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Maintainer's Note: This module is no longer maintained. It was created prior to the great work done on the JSON API module, which is targeted for inclusion in Drupal 8.4 as an experimental module. The code written in this module to construct complex client-side queries has been extracted and incorporated into the JSON API module and is now even more powerful. So, with the JSON API module you can get all the same great features, plus much more. Happy developing!

If you're looking for documentation on writing Entity Queries in Drupal 8, look here: Entity QueryInterface.




Entity Query API fills the gap between Drupal 8's built-in RESTful Services and Views with an easy to use, out-of-the-box means for loading, filtering and paging entities in a RESTful style. Essentially, this module provides an API to the Entity QueryInterface.

Any enabled entity gets an endpoint at /entity/{entity_type} which responds to GET requests.

You can apply conditions, sorts, and ranges to your query for the given entity type.

Installation

  1. Download the module and enable it as usual. There are no dependencies outside Drupal core.
  2. Navigate to Configuration > Web Services > Entity Query API (/admin/config/services/entityqueryapi).
  3. Enable the content or configuration entities that you would like to be able to query.

Usage

The following describes Entity Query API's query string syntax. However, if you are doing anything more involved, we recommend using a JavaScript library to craft these query strings for you. The drupal-api package on NPM is maintained in tandem with this module. Even better, Waterwheel is client-side library for taking advantage of Drupal Core's REST module and the Entity Query API, it uses drupal-api under the hood.

Ranges
You can limit your query by adding range parameters to your query string. For example:

?range[start]=0
  &range[length]=10

* New lines and tabs just added for readability


Will limit your query to first 10 nodes fetched.

Sorts
You can sort your query by adding sort parameters to your query string. You can have multiple sorts by numbering them. For example:

?sort_0[field]=created
  &sort_0[direction]=DESC
  &sort_1[field]=title
  &sort_1[direction]=ASC

* New lines and tabs just added for readability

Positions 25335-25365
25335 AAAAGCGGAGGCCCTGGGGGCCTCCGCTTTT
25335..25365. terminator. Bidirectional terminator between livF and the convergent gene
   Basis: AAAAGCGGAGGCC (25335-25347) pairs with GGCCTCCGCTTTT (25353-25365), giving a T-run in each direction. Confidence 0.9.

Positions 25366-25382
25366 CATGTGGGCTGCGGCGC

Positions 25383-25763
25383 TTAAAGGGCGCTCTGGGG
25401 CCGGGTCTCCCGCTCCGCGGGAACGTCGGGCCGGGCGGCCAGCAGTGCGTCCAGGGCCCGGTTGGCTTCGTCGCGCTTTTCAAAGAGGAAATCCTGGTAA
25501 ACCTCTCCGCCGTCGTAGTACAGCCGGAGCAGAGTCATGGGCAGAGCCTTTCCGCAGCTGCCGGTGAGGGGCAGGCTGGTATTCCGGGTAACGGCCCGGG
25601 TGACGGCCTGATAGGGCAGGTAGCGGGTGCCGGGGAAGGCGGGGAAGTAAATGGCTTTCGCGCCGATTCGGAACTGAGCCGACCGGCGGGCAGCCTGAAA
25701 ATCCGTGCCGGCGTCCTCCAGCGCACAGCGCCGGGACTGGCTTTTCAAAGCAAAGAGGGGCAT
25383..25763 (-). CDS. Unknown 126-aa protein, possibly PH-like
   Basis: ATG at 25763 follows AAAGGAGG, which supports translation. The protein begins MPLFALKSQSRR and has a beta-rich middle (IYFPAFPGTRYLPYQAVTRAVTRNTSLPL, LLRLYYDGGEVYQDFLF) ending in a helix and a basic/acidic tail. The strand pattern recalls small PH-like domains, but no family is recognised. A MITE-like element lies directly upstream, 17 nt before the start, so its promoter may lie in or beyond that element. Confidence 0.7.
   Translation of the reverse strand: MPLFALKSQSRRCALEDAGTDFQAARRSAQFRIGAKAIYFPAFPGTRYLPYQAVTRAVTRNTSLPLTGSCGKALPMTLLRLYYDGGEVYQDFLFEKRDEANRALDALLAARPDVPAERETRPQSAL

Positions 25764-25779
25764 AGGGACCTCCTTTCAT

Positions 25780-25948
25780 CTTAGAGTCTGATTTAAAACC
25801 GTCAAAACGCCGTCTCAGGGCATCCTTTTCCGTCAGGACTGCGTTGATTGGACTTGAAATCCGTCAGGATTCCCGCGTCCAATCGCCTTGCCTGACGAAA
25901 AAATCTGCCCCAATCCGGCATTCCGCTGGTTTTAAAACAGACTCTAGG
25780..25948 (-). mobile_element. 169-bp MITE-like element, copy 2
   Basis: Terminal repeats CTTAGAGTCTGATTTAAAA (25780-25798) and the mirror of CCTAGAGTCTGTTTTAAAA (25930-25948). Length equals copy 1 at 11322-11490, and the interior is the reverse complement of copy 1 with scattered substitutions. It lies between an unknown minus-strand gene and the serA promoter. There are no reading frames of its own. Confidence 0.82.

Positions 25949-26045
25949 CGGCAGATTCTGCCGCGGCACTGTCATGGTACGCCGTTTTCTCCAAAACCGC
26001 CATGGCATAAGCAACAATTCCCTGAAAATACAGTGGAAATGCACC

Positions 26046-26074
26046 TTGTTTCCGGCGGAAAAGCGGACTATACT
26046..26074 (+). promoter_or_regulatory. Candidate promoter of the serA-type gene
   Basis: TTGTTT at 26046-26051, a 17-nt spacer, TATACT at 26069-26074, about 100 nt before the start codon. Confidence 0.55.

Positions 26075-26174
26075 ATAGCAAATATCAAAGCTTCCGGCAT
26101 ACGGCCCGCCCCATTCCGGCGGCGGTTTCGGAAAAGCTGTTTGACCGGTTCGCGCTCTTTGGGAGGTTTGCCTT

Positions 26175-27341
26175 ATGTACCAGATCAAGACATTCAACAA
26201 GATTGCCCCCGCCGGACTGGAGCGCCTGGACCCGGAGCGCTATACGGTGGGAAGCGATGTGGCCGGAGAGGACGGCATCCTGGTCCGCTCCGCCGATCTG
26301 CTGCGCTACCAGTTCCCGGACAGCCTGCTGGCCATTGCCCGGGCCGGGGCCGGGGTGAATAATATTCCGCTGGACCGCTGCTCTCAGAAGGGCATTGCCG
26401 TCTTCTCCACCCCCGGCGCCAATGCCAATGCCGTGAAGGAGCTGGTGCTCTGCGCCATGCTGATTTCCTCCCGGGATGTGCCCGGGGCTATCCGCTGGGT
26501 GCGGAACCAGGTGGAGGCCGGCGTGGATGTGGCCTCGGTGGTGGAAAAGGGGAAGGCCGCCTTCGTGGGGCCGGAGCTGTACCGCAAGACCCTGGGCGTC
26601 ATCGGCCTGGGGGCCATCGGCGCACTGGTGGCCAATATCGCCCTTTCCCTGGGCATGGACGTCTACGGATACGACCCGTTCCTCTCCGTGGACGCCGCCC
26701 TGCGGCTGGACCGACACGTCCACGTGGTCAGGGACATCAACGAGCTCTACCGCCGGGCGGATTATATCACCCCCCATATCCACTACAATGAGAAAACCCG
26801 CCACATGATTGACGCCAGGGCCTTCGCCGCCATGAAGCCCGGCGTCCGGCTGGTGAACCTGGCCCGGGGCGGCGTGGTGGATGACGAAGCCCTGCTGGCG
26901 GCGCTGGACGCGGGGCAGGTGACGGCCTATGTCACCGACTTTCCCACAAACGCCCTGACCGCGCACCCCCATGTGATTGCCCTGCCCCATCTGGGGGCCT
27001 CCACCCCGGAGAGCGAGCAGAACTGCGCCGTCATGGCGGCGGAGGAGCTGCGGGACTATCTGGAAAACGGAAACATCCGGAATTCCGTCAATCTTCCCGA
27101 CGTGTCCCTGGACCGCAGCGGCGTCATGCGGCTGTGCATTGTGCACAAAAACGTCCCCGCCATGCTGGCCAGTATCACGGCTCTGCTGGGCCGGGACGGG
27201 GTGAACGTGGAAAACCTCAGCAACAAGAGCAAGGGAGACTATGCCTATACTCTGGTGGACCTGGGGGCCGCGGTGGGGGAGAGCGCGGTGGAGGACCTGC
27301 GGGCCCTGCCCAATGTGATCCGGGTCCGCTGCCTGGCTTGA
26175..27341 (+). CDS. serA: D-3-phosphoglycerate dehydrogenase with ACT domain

Will sort your results by newest nodes, then alphabetically by title.

Conditions
You can filter your query by adding condition parameters to your query string. Like sorts, you can have multiple conditions by numbering them. For example:

?condition_0[field]=created
  &condition_0[value]=1459973680
  &condition_0[operator]=GT

* New lines and tabs just added for readability


Will filter your results to be all nodes created since the timestamp 1459973680. All operators supported by the QueryInterface::condition method except for 'IN', 'NOT IN', and 'BETWEEN' are supported (future support planned). However, to make url escaping more simple, some of the operators have been remapped to alpha characters. The array below illustrates that mapping.

<?php
$operator_dict = array(                                                         
  'EQ'      => '=',                                                             
  'NOTEQ'   => '<>',                                                            
  'GT'      => '>',                                                             
  'GTEQ'    => '>=',                                                            
  'LT'      => '<',                                                             
  'LTEQ'    => '<=',                                                            
);
?>


Condition Groups
You can group conditions using AND and OR groups by adding group parameters. Like sorts and conditions, you can have multiple groups by numbering them. As an example, imagine you want all nodes tagged with 'red' - AND 'blue' OR 'green'. The pseudo-code might look like this: if ( in_array('red', $clrs) && ( in_array('blue', $clrs) || in_array('green', $clrs) ) ). To recreate the OR group between blue and green, you would construct a query string that looks something like this:

?condition_0[field]=color
  &condition_0[value]=red
  &condition_0[operator]=CONTAINS
&group_0[conjunction]=OR
&condition_1[field]=color
  &condition_1[value]=blue
  &condition_1[operator]=CONTAINS
  &condition_1[group]=group_0
&condition_2[field]=color
  &condition_2[value]=green
  &condition_2[operator]=CONTAINS
  &condition_2[group]=group_0

* New lines and tabs just added for readability


Groups can also be nested within groups. If we were adding a group within group_0 in our previous example, it might look like this: &group_1[conjunction]=AND&group_1[group]=group_0.

Exists and notExists
You can use the exists and notExists shorthands (they're just 'IS NOT NULL' conditions under the hood) too. The query parameter is exists_N, notExists are created by setting the condition subproperty to 'FALSE'. Thus, a notExists look like this:

?exists_0[field]=color
  &exists_0[condition]=FALSE

* New lines and tabs just added for readability


Putting It All Together
All of the above parameters can be mixed and matched to describe exactly the query that you want. For example, if we wanted the 5 most recent 'article' nodes created, we would construct a query string as follows:

?condition_0[field]=type
  &condition_0[value]=article
  &condition_0[operator]=EQ
&sort_0[field]=created
  &sort_0[direction]=DESC
&range[start]=0
  &range[length]=5

* New lines and tabs just added for readability


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